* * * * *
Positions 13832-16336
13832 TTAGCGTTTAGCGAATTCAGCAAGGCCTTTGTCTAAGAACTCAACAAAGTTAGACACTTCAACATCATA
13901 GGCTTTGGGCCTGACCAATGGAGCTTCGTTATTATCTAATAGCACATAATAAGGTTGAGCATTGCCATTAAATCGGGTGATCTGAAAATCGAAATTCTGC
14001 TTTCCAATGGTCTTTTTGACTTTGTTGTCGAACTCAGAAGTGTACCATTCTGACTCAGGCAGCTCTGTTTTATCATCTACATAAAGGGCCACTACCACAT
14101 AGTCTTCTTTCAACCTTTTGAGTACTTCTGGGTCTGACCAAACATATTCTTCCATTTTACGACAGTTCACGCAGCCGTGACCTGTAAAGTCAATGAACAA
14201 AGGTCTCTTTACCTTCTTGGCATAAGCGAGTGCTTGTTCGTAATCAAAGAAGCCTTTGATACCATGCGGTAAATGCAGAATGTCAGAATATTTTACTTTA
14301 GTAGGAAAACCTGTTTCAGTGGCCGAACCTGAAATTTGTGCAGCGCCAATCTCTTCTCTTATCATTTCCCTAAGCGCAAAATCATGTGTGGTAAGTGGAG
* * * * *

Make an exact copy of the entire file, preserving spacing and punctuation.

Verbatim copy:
Positions 13832-16336
13832 TTAGCGTTTAGCGAATTCAGCAAGGCCTTTGTCTAAGAACTCAACAAAGTTAGACACTTCAACATCATA
13901 GGCTTTGGGCCTGACCAATGGAGCTTCGTTATTATCTAATAGCACATAATAAGGTTGAGCATTGCCATTAAATCGGGTGATCTGAAAATCGAAATTCTGC
14001 TTTCCAATGGTCTTTTTGACTTTGTTGTCGAACTCAGAAGTGTACCATTCTGACTCAGGCAGCTCTGTTTTATCATCTACATAAAGGGCCACTACCACAT
14101 AGTCTTCTTTCAACCTTTTGAGTACTTCTGGGTCTGACCAAACATATTCTTCCATTTTACGACAGTTCACGCAGCCGTGACCTGTAAAGTCAATGAACAA
14201 AGGTCTCTTTACCTTCTTGGCATAAGCGAGTGCTTGTTCGTAATCAAAGAAGCCTTTGATACCATGCGGTAAATGCAGAATGTCAGAATATTTTACTTTA
14301 GTAGGAAAACCTGTTTCAGTGGCCGAACCTGAAATTTGTGCAGCGCCAATCTCTTCTCTTATCATTTCCCTAAGCGCAAAATCATGTGTGGTAAGTGGAG